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Bible Commentaries
Psalms 148

Lange's Commentary on the Holy Scriptures: Critical, Doctrinal and HomileticalLange's Commentary

Verses 1-14

Psalms 148:0

1          Praise ye the Lord.

Praise ye the Lord from the heavens:
Praise him in the heights.

2     Praise ye him, all his angels:

Praise ye him, all his hosts.

3     Praise ye him, sun and moon.

Praise him, all ye stars of light.

4     Praise him, ye heavens of heavens,

And ye waters that be above the heavens.

5     Let them praise the name of the Lord:

For he commanded, and they were created.

6     He hath also stablished them for ever and ever:

He hath made a decree which shall not pass.

7     Praise the Lord from the earth,

Ye dragons, and all deeps:

8     Fire, and hail; snow, and vapour;

Stormy wind fulfilling his word:

9     Mountains, and all hills;

Fruitful trees, and all cedars;

10     Beasts, and all cattle;

Creeping things, and flying fowl:

11     Kings of the earth, and all people;

Princes, and all judges of the earth:

12     Both young men, and maidens;

Old men, and children:

13     Let them praise the name of the Lord:

For his name alone is excellent;
His glory is above the earth and heaven.

14     He also exalteth the horn of his people,

The praise of all his saints:

Even of the children of Israel, a people near unto him.

Praise ye the Lord.


Contents and Composition.—All heavenly creatures are to praise from heaven the name of Jehovah (Psalms 148:1-4), for God has created them, and granted to them perpetual existence, within firmly established limits (Psalms 148:5-6). And all earthly creatures are to do the same from earth (Psalms 148:7-12), because Jehovah is exalted alone above everything in heaven and upon earth, and has exalted His peculiar people (Psalms 148:13-14).

The two halves are in structure and course of thought parallel throughout, except that each of the last two verses consists of three lines. In the former half the praise is to be directed to God as the Creator and the Lord of nature; in the latter as the Controller of the destinies of all creatures, and as the God of help and salvation for His people. The individualizing of the departments of creation and instancing of creatures that exist in each, illustrate the all-comprehensiveness of God’s dominion, and the universal obligation to praise God, which lies naturally upon every creature, after its kind and according to the manner of its special sphere of life. The poetical figure of personification is not unusual in the Prophets and Psalms. Delitzsch thinks that the Psalm is intended to set forth the truth that the glorious transformation of nature in connection with the transformation of mankind, through the Church, shall become a clear mirror of the Divine glory, and a living, thousand-tongued hymn of praise. But this idea is imported into the text; for in the first half the ground of praise is different from that presented in the second, and nowhere is there any allusion to the universal significance which the experiences of the Church have with relation to the whole of created life. The comparison with Romans 8:18 f., and the related passages in Isaiah is not quite suitable. The conjecture that the Psalm was composed at the accession of Aristobulus to the throne, B. C. 107 (Hitzig), is far-fetched. [The view assigned above to Delitzsch has been held from an early period. It was held by Hilary (quoted by Perowne) in a somewhat different form. On the beauty of this and of similar Hebrew anthems, see Isaac Taylor, Spirit of the Hebrew Poetry, pp. 157, 158.—J. F. M.]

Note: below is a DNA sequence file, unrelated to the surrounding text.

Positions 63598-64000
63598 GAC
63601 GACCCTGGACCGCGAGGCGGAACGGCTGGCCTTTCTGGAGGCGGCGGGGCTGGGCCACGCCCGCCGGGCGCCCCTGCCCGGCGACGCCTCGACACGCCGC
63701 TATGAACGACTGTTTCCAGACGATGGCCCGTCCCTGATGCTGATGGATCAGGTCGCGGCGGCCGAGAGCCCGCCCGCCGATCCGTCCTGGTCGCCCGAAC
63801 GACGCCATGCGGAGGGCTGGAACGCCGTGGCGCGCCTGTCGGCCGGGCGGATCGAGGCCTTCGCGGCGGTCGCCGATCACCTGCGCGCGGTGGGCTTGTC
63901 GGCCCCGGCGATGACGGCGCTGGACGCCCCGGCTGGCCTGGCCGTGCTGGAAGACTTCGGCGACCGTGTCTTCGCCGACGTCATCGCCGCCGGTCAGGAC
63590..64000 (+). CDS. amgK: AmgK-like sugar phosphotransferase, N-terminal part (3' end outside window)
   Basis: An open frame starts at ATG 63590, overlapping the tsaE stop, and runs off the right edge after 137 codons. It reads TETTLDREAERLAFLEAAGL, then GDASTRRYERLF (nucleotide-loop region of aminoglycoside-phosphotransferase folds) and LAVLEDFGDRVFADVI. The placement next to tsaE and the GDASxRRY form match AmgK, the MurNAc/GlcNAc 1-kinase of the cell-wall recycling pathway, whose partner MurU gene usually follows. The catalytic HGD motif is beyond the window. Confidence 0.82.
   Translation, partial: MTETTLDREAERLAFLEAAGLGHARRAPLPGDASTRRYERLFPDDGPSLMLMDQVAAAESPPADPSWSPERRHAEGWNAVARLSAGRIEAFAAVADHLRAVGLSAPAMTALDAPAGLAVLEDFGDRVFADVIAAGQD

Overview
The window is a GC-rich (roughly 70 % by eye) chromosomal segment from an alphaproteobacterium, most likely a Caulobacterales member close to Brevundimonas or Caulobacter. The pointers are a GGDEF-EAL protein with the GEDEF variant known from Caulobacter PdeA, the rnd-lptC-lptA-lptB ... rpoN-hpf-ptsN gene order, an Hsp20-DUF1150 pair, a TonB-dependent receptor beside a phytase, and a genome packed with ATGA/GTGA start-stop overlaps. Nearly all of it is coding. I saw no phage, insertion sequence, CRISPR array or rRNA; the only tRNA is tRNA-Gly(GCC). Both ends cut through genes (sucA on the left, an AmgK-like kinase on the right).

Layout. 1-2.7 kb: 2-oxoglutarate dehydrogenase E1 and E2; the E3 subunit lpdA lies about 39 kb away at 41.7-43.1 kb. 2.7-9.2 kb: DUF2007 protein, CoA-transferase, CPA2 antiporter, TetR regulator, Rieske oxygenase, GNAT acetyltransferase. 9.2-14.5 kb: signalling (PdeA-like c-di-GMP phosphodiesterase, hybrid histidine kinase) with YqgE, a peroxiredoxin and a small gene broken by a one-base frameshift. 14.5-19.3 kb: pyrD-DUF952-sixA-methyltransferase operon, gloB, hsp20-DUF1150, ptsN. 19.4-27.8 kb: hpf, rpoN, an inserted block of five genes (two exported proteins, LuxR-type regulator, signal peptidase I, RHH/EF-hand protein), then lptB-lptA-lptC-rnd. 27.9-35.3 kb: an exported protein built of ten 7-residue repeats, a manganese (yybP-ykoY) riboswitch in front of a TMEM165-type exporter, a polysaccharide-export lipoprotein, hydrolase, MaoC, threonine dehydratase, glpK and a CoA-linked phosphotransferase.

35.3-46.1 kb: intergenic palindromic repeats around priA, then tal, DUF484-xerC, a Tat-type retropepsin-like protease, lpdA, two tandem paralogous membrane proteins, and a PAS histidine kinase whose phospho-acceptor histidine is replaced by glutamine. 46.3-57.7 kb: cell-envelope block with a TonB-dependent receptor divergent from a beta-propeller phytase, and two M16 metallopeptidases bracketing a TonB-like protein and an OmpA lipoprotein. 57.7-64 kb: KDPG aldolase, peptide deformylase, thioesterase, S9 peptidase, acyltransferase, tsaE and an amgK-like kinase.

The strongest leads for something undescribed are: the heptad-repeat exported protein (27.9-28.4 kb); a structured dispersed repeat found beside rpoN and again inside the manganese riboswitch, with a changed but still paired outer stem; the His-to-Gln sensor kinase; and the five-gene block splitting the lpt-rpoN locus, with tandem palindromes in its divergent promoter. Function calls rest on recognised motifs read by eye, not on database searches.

Psalms 148:1-6. Heights are here the heights of heaven (Job 16:19; Job 25:2; Job 31:2), as the place whence the praise issues forth. It is not the Church above (Delitzsch) that is named thereafter; but the angels are mentioned first as messengers of God, then the host of heaven generally, one portion of which comprises the angels (Joshua 5:14; 1 Kings 22:10), and the other the stars (Deuteronomy 4:19). The latter may be alluded to here in connection with the sun and moon, but they are elsewhere (e.g.Job 38:7) also connected with the angels. Next the heavens of heavens (Deuteronomy 10:14; 1 Kings 8:27; Nehemiah 9:6; Psalms 68:34; Sir 16:18) are introduced. This expression does not apply to the third (2 Corinthians 12:2) or the seventh (Rabbins) heaven, but is equivalent to the heights of the heights, the highest and sublimest parts. Finally, the water above the heavens, after Genesis 1:7, is invoked. The Septuagint have inserted in Psalms 148:5 b. the second member of Psalms 33:6. The heavenly bodies and the angels are not to change the positions which God has assigned them, but retain them for ever (Psalms 111:8), nor overstep the limits imposed upon them. This thought is given in Job 14:5; Job 38:10; Jeremiah 5:22; Psalms 104:9 (Delitzsch, Hupfeld). That God does not interfere with this law, is expressed in a different manner in Jer. 30:31; Jeremiah 33:20 (Hitzig). That the law does not pass away, but is eternal (Septuagint, Itala, Jerome, Kimchi, Maurer, Ewald), is proper to the thought, but does not agree with the usage of עָבַר, when employed with חֹק. [Hengstenberg: “The law is, according to the parallel passages, the sphere of being, which is appointed to each part of the creation, and in which it is held by the Divine omnipotence; as, for example, the stars must pursue their course, the upper and lower waters must remain continually distinct.”—J. F. M.] [Translate Psalms 148:7 a.: Yea, sea monsters, etc.]